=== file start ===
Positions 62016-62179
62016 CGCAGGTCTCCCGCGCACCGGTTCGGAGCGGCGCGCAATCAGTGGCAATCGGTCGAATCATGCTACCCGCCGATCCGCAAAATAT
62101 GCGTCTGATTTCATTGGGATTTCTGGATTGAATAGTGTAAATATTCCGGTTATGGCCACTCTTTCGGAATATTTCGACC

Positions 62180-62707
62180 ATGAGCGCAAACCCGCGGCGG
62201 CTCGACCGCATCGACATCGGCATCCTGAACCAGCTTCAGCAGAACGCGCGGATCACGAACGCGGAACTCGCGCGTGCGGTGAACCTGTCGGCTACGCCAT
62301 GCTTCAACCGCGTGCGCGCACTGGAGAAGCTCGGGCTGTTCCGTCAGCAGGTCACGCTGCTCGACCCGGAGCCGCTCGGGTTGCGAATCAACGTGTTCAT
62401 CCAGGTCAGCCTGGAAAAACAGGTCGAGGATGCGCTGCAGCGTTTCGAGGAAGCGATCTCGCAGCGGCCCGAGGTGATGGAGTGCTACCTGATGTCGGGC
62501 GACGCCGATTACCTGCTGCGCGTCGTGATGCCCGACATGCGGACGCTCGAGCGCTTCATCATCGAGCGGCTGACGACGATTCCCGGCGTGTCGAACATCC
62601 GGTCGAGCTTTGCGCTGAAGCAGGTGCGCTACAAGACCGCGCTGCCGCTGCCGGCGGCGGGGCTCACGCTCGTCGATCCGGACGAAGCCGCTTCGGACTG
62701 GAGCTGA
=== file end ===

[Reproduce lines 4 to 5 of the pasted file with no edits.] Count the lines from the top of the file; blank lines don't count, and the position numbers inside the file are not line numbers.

Positions 62180-62707
62180 ATGAGCGCAAACCCGCGGCGG